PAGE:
The Melvins are that rare beast of a band that can remain relatively consistent in quality and listenability while never failing to experiment. King Buzzo, Dale Crover and the rotating members of their Washington state wrecking crew often stray beyond the parameters of their sludge-punk sound, playing with genre strains including folk, drone, electronica and noise showing up throughout. So it’s almost surprising that the latest Melvins release, Three Men and a Baby, is about as straightforward as this band gets.
To be clear: “Straightforward” doesn’t mean “boring” or “not heavy.” Begun in 1999 in collaboration with bassist Mike Kunka (of noise rock band godheadSilo) and completed in 2015, Three Men and a Baby goes hard and fast, only taking breathers on doom-influenced dirges like “A Dead Pile of Worthless Junk” and the opening of “Gravel.” The rest is hardcore and thrash with occasional dashes of melody, and it’s as whiplash-inducing (and fun) as any of the band’s best-loved works.
Given how well this Melvins/Kunka collaboration fits into the overall Melvins discography, it’s strange that it wasn’t finished and released back in 1999. In the album’s PR notes, a number of reasons are given for this, mostly comedic: “Surgery. Lots of surgery” is one, along with “A scorching case of whooping cough” and “A house was built, a barn was raised, children were born.” (The one that seems most likely is the first on the list, “Some ‘junior-high level bullshit’,” because this is the music business, and the man born Roger Osborne’s capacity for suffering foolishness seems low. Or he may have caused it. Who knows? It’s both curiosity-inducing and hardly material to the album’s quality or success.)
Some of Three Men and a Baby seems likely to be considered peak Melvins in time, particularly lead single “Chicken ‘n Dump,” “Read the Label (It’s Chili)” and the Public Image Ltd. cover “Annalisa.” The riffs—mostly Kunka’s distorted bass and guitar that alternates between downtuned and screeching—absolutely scorch, never lacking range or nuance. Kunka’s somewhat cleaner vocals also provide a good foil to Buzzo’s bizarre, unmistakable operatic bellow. Crover’s drums bash and crackle and rage and sometimes threaten to fall apart, like on the goofy “A Friend in Need is a Friend You Don’t Need,” but keep the frenetic pace going.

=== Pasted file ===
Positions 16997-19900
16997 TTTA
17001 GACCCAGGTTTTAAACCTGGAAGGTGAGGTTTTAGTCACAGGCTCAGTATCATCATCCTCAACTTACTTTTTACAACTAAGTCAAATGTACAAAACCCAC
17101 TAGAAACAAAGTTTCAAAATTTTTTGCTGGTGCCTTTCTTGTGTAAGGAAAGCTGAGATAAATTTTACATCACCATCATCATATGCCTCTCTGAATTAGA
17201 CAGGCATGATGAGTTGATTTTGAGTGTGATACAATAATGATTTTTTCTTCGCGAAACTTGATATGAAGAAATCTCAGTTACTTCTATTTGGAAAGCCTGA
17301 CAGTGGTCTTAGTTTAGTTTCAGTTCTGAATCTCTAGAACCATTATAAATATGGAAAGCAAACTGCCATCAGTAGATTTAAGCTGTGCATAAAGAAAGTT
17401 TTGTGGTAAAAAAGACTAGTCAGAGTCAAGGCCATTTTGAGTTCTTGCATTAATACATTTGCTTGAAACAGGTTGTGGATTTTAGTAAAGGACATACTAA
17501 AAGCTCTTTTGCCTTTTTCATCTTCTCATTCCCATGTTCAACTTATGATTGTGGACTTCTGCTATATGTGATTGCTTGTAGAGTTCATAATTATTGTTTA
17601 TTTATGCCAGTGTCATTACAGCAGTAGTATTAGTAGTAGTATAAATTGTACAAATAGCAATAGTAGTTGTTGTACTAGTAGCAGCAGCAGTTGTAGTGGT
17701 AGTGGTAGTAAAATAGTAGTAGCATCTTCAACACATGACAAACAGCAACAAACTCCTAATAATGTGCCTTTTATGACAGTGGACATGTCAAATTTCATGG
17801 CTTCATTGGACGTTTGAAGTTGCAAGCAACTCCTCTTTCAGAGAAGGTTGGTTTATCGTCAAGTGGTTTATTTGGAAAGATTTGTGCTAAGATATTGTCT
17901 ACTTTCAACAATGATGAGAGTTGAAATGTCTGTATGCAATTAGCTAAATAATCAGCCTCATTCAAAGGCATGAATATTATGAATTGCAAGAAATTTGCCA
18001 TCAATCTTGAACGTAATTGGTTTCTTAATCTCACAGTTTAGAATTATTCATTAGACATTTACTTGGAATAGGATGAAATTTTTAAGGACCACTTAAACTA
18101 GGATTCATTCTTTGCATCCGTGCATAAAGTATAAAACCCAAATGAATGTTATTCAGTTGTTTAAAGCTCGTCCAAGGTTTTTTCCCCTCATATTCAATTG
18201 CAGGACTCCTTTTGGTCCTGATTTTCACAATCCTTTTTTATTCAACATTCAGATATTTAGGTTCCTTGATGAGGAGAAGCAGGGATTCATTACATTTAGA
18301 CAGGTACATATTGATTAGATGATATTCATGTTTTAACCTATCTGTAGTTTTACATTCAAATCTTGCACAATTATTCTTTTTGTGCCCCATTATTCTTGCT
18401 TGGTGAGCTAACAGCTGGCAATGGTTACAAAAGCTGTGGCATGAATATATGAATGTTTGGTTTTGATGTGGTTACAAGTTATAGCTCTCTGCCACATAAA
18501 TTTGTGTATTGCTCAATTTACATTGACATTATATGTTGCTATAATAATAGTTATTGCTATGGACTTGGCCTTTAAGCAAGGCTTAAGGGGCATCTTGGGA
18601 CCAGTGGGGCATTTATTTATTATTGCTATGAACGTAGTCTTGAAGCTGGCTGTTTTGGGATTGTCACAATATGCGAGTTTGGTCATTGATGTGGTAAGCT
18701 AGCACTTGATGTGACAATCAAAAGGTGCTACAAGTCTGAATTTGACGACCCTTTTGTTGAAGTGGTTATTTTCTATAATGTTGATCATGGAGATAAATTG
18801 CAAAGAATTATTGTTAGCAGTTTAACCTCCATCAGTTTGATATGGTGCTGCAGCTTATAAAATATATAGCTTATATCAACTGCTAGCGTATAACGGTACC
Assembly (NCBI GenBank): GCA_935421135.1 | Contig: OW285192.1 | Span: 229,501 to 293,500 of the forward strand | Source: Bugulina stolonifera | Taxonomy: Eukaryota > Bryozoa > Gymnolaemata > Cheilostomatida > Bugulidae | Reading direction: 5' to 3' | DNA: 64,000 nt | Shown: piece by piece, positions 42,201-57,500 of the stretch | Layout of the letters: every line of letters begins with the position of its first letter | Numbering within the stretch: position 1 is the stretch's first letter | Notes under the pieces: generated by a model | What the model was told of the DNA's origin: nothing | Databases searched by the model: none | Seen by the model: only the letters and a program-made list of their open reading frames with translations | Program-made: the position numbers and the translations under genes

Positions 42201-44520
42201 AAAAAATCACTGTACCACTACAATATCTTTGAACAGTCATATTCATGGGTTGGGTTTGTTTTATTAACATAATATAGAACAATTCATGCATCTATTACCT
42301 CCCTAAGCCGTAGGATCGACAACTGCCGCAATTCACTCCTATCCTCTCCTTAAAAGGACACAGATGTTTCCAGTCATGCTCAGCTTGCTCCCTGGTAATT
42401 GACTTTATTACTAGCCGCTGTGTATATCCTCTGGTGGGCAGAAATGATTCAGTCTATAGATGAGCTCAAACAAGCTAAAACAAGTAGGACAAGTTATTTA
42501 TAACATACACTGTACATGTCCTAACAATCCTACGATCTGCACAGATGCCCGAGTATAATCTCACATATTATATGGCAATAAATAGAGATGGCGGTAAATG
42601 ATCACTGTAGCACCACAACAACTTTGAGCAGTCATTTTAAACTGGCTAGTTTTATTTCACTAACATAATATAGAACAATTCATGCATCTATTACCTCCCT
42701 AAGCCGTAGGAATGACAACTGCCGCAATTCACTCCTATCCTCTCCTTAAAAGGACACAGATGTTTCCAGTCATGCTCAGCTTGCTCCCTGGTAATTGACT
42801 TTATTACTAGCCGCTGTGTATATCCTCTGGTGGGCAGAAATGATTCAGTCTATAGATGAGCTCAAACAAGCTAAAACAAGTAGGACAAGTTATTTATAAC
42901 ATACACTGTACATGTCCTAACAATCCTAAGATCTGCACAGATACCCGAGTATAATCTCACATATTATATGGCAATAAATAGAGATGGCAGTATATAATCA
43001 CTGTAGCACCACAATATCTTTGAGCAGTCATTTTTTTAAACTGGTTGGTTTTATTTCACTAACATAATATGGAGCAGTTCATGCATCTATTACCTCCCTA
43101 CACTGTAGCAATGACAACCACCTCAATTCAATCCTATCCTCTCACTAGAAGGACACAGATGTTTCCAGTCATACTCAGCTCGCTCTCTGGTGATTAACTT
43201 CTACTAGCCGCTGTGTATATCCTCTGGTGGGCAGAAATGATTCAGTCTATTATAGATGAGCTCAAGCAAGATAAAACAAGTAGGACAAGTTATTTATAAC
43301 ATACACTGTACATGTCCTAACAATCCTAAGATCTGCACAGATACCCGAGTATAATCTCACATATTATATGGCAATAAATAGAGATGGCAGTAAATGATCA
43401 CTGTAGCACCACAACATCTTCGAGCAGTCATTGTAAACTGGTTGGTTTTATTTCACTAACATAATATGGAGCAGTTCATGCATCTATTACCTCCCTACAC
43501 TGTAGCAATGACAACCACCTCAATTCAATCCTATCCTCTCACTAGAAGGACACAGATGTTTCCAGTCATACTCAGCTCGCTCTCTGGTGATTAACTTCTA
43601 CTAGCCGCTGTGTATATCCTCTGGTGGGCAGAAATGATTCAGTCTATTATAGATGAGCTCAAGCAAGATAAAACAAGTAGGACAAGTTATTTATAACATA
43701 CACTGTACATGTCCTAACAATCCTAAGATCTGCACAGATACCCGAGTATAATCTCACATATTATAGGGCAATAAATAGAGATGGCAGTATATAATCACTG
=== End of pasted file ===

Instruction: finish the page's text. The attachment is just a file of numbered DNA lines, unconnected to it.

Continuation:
Even by Melvins standards, the lyrics here are notably surreal. As may have been apparent by some of the titles, there’s an odd preoccupation with food, and phrases like “The car won’t start, it’s a shopping cart/So I fell down to my knees,” on “Dead Canaries,” stick out like weaponized dream-logic images. In some instances, like the hyperspeed hardcore closer “Art School Fight Song,” they’re completely unintelligible.
But that hardly matters. Three Men and a Baby packs a massive punch in its 37 minutes and affirms every hardcore, metal, grunge and alternative band that’s ever shouted them out as a massive influence. You might hear this and say, “Well that’s great, but it was mostly recorded 16 years ago – they still rage like this live?” Take it from someone who’s seen them recently—they do.